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The Three Numbers That Electrify Courts Asia

courts logoIn Singapore it is often a case of Courts Asia (SGX: SGX: RE2) or Challenger Technologies (SGX: 573) when it comes to buying electrical and electronics goods. And let’s not forget Best Denki, which runs one of Japan’s largest networks of chain stores.

Courts, which can trace its history to an 1850 tinker shop in Cambridge, has delivered one of the highest Return on Equity (RoE) in the market. At around 19%, its RoE is significantly better than the average for the Singapore market’s 10%, as measured by the 30 companies that make up the Straits Times Index (SGX: ^STI).

Interestingly, Courts Net Income Margin is not especially high. At 5.4% the retailer only makes a bottom-line profit of $5.40 on every $100 of sales it rings up at its till. The margin is uncannily similar to that of shopping-mall rival Challenger. What’s more, it closely resembles that of supermarket retailers Dairy Farm (SGX: D01) and Sheng Siong (SGX: OV8).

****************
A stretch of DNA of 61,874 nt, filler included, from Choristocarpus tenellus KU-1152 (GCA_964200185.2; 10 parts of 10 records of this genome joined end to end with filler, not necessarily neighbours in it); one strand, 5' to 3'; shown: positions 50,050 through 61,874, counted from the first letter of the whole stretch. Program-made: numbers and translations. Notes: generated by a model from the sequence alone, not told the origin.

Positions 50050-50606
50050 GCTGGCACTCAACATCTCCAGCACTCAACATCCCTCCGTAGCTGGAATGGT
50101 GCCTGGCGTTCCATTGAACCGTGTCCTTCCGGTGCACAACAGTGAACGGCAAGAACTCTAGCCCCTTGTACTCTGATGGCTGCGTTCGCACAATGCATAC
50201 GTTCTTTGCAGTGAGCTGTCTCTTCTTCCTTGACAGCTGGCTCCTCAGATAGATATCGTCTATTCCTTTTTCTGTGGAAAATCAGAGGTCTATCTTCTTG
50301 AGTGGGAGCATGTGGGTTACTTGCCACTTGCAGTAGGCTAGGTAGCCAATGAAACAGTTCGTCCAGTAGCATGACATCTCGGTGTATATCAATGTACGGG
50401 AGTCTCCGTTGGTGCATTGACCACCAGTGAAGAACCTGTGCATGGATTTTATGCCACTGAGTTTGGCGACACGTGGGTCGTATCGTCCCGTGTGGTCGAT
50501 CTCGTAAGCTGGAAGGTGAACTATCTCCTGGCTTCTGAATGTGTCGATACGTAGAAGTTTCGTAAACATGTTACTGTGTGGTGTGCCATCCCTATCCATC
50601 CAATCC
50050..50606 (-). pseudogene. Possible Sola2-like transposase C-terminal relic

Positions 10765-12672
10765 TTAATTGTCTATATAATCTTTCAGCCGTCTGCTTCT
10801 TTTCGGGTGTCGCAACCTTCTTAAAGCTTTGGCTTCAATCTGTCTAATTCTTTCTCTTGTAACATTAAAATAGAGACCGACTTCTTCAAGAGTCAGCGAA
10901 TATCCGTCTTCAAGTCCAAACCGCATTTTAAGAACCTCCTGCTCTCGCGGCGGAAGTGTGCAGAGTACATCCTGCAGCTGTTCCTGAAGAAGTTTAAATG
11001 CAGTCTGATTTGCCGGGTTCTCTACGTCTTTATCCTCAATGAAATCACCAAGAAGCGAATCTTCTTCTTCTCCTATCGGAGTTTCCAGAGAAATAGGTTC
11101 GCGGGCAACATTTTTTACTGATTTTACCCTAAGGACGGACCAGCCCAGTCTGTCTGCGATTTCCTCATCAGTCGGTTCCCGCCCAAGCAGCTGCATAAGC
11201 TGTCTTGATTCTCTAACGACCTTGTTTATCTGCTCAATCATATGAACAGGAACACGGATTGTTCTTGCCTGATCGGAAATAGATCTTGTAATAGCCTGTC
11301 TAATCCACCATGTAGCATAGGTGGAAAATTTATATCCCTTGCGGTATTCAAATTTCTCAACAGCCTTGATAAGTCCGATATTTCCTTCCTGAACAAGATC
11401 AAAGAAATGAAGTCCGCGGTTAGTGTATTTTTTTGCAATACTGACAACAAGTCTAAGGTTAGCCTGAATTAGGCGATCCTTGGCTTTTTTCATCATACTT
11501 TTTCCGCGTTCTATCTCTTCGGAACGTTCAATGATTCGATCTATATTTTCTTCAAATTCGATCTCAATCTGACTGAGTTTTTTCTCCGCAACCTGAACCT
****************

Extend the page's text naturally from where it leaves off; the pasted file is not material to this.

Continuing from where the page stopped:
But what Courts lacks it Net Income Margin it makes up for in sales efficiency. The company generates $1.30 of sales for every dollar of asset employed in the business. So if you are ever approached by enthusiastic in-shop sales staff, just remember they are not being pushy, they are simply focussed on the Asset Turnover.

Courts Asia has taken on a fair bit of debt, though. Its Leverage Ratio of 2.6 is quite a bit higher than the market average’s 1.7.

Assembling the three key parts of Courts Asia’s financials, it is easy to see what sparks the electrical retailer. Its Return on Equity of 18.3% is the product of a low Net Income Margin of 5.4%; an above average Asset Turnover of 1.3 and a weighty Leverage Ratio of 2.6.

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The information provided is for general information purposes only and is not intended to be personalised investment or financial advice. Motley Fool Singapore Director David Kuo doesn’t own shares in any companies mentioned.